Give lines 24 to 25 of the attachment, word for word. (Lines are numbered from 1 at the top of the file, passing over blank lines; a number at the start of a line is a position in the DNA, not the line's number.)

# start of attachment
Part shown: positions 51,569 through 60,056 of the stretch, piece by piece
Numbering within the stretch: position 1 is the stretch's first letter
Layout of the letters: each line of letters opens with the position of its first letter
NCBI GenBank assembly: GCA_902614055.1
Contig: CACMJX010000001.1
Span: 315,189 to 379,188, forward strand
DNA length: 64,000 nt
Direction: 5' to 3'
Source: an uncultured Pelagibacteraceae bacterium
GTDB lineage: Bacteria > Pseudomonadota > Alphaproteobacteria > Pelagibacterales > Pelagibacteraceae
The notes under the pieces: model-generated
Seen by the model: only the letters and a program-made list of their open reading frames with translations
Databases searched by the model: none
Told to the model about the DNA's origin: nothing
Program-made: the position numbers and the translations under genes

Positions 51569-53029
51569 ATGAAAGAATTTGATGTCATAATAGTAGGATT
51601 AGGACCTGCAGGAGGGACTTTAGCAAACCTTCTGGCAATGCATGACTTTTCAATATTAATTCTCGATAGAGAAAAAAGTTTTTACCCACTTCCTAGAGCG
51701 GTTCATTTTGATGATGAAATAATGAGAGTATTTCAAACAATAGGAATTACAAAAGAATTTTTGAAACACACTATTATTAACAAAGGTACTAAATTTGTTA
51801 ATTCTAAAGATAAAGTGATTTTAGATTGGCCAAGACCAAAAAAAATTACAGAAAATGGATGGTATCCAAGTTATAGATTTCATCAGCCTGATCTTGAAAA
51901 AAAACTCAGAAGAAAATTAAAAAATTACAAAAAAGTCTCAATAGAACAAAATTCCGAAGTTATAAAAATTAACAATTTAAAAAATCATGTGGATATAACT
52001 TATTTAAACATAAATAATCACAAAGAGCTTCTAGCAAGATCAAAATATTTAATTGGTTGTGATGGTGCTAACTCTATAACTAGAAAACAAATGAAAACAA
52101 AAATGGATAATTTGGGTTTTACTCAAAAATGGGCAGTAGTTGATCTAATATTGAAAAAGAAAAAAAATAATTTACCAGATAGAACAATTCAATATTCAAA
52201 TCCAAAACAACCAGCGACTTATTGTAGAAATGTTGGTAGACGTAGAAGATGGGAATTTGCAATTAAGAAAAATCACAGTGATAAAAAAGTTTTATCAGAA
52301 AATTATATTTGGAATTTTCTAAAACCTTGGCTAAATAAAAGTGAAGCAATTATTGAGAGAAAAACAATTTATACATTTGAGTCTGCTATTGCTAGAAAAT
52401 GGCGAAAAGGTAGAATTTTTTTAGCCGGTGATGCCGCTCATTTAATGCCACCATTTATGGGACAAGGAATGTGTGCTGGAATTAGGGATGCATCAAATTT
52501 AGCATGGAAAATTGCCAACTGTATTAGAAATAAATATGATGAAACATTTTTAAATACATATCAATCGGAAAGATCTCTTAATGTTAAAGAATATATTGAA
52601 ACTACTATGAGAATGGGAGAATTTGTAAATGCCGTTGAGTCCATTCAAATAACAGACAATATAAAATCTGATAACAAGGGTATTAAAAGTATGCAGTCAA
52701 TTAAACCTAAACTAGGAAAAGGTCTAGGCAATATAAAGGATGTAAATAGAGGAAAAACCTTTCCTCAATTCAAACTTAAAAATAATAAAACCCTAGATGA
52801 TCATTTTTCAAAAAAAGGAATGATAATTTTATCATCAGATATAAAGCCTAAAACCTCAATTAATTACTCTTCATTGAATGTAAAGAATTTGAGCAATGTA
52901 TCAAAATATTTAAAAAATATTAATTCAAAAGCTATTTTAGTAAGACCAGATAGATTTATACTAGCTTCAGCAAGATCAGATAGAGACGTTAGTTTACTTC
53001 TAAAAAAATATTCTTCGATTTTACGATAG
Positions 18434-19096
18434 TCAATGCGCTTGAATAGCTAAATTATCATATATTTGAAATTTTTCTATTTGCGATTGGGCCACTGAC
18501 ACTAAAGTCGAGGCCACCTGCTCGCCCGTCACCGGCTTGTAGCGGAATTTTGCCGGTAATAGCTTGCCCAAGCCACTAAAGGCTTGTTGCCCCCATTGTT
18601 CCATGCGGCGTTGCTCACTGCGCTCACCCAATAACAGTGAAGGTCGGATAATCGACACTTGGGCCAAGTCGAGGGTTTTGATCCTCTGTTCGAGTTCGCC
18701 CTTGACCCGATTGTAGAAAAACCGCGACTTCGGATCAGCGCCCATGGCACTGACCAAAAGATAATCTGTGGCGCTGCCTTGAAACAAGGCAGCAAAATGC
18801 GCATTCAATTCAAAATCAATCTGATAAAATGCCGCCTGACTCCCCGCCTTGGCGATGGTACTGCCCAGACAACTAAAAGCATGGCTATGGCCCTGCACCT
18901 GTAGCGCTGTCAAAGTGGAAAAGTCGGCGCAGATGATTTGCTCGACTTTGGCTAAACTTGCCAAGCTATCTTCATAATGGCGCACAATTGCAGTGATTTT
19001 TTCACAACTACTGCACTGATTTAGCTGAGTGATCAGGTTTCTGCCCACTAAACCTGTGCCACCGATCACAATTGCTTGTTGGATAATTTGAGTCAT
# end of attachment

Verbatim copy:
52201 TCCAAAACAACCAGCGACTTATTGTAGAAATGTTGGTAGACGTAGAAGATGGGAATTTGCAATTAAGAAAAATCACAGTGATAAAAAAGTTTTATCAGAA
52301 AATTATATTTGGAATTTTCTAAAACCTTGGCTAAATAAAAGTGAAGCAATTATTGAGAGAAAAACAATTTATACATTTGAGTCTGCTATTGCTAGAAAAT